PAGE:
Bummed About George

Head basketball coach Mark Gottfried joined voice of Alabama basketball Chris Stewart, on Chris Stewart in the Morning on Sports Radio 1420 The Tusk in Tuscaloosa. He discussed Operation Hardwood, Ray George and the NCAA's purchase of the NIT.

Mark Gottfried's boss usually is Mal Moore. But soon, he will call Donald Rumsfeld and Condoleeza Rice "boss" as he travels to Kuwait as part of Operation Hardwood-Hoops for the Troops. Gottfried, along with other college coaches such as Kelvin Sampson of Oklahoma, Dave Odom of South Carolina and Tom Izzo of Michigan State will coach eight-man teams of troops in a tournament-style atmosphere.

"It's an opportunity for us to show the military just how important they are," Gottfried told Stewart. "We can boost their morale and just give them a break from the daily grind by playing basketball."

As great of an opportunity as this is for the troops, many times trips like these are even more rewarding for the people making the trip. Personal emotions aside, the University of Alabama basketball program will be showcased as well.

ESPN is sending a crew that will capture the entire experience, giving the program that all-important national exposure.

"It's not why I'm doing this," Gottfried said. "But the program is a beneficiary as is the University as a whole. We're going to get great exposure and that's important."

Gottfried lamented the possibility that JC All-American Ray George may not qualify academically, leaving the Tide still talented, but very thin in the backcourt. The bad news on George was made official on Monday.

"It leaves us really with no natural guard in the program that's played any," Gottfried said.

It also drops the overall number of scholarship players from 11 to 10 and only about half of those have significant playing experience.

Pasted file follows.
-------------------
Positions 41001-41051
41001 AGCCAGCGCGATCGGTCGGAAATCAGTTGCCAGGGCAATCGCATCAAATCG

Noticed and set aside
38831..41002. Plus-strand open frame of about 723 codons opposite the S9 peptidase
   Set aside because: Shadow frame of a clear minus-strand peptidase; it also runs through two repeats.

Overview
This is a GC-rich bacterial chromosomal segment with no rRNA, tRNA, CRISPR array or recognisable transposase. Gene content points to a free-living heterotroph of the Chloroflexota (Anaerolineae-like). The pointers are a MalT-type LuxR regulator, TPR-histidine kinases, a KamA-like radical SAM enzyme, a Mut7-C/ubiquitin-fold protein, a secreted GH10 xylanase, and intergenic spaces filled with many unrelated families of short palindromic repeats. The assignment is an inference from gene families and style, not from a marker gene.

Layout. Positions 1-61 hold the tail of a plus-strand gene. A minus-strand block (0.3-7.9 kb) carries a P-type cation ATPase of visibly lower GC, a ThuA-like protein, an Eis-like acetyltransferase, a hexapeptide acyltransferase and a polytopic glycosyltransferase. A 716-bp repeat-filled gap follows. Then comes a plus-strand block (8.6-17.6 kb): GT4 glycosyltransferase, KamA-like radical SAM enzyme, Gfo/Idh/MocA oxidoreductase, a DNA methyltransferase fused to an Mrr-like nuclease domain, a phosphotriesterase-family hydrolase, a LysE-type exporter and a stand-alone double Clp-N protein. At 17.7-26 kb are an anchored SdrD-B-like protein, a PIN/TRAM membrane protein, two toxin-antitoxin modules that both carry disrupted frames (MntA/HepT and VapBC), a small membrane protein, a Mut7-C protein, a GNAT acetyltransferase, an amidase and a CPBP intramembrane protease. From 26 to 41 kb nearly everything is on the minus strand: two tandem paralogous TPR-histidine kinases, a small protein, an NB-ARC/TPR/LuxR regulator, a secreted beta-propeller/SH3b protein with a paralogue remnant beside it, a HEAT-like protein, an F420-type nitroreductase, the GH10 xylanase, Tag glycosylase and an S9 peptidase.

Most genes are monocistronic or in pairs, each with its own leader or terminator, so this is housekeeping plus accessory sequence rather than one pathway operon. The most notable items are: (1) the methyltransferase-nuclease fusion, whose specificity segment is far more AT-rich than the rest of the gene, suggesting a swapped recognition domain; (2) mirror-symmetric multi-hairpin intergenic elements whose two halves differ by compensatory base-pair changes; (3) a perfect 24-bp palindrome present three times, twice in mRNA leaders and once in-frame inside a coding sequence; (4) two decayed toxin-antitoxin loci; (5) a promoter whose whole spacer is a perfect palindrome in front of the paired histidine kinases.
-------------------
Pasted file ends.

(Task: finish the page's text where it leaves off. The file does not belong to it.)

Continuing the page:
"We're going to play hard no matter what, but we're not going to be nearly as deep as we could have been," Gottfried told Stewart.

Finally, Coach Gottfried broke some national news on Sports Radio 1420 The Tusk.

Roughly eight hours before it hit the wires, Gottfried told Tuscaloosa that the NCAA had bought the NIT. Stewart's natural question was whether or not that was a good thing. Gottfried was at best non-committal in his answer.

"It's too early to tell and we'll just have to see how it plays out," Gottfried said. "If I had to guess I'd say that the NCAA will hire people like the ones who put on the Coaches vs. Cancer Classic to make decisions, but as of right now who plays who and where is all in the NCAA's hands."

Giving the NCAA control over anything is never a good thing. This should put to rest any misconceptions that the NCAA is all about the student-athlete and not about money. I believe they will squeeze any profit they can out of it and then shut it down.

Tom Canterbury is the producer of Chris Stewart in the Morning, weekdays from 7-9 a.m. and The Sports Breakdown with Vince Ferrara, weekday afternoons from 3-6 on Sports Radio 1420 The Tusk in Tuscaloosa. Visit www.1420thetusk.com for station information. He can be reached at ThomasCanterbury@clearchannel.com.


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